Telephoto lenses tips

Telephoto lenses can get you close to the action without getting in the way. Here are some general tips and techniques for making the most of a tele-photo lens:

  • Remember that using a telephoto lens makes it harder to hold your camera steady. If you have it, turn on your lens’s Image Stabilizer feature, and shoot faster shutter speeds.
  • In addition to IS, use a tripod or, if you’re moving around a lot, a monopod. This reduces arm fatigue from using a heavier lens-camera combination.
  • Consider a DO lens if you don’t have a lot of arm strength. These are ideal if you need to take frequent telephoto shots because they are much smaller and lighter.
  • If you’re using a tripod, make sure it’s heavy-duty enough to support your camera and lens.
  • For long telephoto lenses, use the lens-mounted tripod mount.
  • Hold your camera and lens correctly for the most stable image. Place your left hand underneath the lens, not on the top of it. This is how your camera and lens were designed to be held, and is the most ergonomically correct position.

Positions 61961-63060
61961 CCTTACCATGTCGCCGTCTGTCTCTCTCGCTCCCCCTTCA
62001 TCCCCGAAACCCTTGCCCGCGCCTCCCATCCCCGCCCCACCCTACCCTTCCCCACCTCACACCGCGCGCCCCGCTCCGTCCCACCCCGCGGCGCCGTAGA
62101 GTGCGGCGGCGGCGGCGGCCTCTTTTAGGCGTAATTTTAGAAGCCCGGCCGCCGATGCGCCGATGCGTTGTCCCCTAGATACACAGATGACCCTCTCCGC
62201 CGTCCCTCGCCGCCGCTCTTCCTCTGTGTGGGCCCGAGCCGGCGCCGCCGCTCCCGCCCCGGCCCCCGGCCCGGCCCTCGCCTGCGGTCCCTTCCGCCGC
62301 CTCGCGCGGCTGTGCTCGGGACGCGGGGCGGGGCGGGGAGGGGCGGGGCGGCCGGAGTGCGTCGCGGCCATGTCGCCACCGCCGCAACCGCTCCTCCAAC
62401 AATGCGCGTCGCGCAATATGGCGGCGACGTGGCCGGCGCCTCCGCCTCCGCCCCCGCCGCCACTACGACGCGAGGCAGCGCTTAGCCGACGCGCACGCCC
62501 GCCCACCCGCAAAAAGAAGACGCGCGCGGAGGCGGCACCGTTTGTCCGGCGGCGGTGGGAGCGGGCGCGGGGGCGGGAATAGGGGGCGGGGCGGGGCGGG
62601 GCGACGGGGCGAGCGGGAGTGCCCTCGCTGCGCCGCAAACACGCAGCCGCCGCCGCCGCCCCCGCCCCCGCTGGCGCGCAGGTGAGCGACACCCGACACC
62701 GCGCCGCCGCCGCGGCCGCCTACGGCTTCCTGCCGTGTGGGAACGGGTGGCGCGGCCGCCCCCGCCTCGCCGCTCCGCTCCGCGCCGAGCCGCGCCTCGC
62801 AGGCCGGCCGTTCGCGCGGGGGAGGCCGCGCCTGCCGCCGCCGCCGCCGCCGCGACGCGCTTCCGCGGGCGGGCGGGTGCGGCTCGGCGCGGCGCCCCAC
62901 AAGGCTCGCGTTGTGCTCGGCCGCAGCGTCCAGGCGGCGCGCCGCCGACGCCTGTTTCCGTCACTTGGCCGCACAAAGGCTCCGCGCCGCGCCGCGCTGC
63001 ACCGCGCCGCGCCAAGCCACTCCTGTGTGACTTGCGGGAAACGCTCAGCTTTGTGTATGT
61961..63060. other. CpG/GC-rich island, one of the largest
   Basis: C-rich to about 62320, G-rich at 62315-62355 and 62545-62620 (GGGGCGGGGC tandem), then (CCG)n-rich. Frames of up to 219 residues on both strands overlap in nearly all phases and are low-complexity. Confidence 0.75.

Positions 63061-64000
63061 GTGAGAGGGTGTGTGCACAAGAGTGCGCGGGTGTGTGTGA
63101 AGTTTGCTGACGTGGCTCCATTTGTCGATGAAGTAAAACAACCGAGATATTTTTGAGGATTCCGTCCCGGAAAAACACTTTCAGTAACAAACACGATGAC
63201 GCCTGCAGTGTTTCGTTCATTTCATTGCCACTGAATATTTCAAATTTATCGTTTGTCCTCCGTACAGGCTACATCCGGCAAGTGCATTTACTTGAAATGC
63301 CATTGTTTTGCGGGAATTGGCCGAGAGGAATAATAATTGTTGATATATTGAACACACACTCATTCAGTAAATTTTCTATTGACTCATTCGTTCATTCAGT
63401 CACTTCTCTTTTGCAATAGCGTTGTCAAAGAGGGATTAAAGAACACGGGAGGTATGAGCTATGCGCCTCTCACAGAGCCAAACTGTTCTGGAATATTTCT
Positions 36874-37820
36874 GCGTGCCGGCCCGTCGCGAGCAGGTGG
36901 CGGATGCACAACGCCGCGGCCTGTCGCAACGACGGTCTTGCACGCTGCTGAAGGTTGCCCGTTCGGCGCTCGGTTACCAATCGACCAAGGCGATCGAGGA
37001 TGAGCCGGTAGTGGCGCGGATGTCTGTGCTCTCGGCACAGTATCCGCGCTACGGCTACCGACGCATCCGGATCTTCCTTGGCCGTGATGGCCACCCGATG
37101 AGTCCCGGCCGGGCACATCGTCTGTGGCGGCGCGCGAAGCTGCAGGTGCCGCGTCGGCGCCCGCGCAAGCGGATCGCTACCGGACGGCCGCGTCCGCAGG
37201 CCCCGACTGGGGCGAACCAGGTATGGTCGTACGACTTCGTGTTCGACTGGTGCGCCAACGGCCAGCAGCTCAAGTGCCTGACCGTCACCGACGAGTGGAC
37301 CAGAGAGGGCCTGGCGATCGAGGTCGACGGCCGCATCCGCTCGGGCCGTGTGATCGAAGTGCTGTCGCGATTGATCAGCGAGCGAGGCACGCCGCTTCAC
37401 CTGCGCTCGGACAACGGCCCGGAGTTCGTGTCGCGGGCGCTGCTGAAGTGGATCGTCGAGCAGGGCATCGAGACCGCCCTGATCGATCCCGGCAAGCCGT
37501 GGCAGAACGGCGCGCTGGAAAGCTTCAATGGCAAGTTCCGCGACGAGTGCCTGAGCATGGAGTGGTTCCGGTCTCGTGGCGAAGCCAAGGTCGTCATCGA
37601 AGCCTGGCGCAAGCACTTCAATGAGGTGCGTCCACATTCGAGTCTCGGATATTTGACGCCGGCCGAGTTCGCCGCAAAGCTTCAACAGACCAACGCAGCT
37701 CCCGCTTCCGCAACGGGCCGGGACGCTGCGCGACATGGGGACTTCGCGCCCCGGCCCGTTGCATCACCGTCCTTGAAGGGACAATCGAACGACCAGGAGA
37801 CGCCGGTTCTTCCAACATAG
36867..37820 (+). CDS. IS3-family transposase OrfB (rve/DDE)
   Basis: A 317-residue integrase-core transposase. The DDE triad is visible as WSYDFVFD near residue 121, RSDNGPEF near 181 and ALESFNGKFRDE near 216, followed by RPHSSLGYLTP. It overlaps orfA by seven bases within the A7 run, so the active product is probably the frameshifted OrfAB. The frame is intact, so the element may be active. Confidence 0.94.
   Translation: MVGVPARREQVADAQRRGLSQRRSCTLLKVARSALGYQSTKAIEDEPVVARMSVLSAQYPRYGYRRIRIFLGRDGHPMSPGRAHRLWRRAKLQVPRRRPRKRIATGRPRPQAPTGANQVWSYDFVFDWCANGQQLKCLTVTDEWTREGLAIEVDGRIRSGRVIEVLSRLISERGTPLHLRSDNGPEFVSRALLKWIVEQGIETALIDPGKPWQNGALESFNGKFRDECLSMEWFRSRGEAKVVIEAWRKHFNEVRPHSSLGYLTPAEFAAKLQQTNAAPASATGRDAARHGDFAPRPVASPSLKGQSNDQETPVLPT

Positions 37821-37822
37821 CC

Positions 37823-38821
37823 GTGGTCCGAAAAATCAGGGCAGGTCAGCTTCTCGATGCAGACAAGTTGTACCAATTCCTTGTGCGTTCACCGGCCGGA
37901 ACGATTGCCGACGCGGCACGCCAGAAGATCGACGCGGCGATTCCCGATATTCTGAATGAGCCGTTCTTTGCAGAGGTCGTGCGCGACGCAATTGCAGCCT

• It’s easy to shoot tight shots with a tele-photo lens, but be careful not to shoot too tight. Remember that you may need to crop later to fit various print-size aspect ratios, so think about leaving a little margin in your shots.
  • If you’re using a variable-aperture zoom lens, don’t forget that when you zoom out your f-stop changes. Especially if you are shooting in manual mode, you’ll need to adjust your speed and/or ISO accordingly.
  • Shooting with a flash and a telephoto lens can be tricky, because the effectiveness of the flash isn’t designed for great distances. Remember the Inverse Square law when shooting flash images.

Category: Science of Lenses

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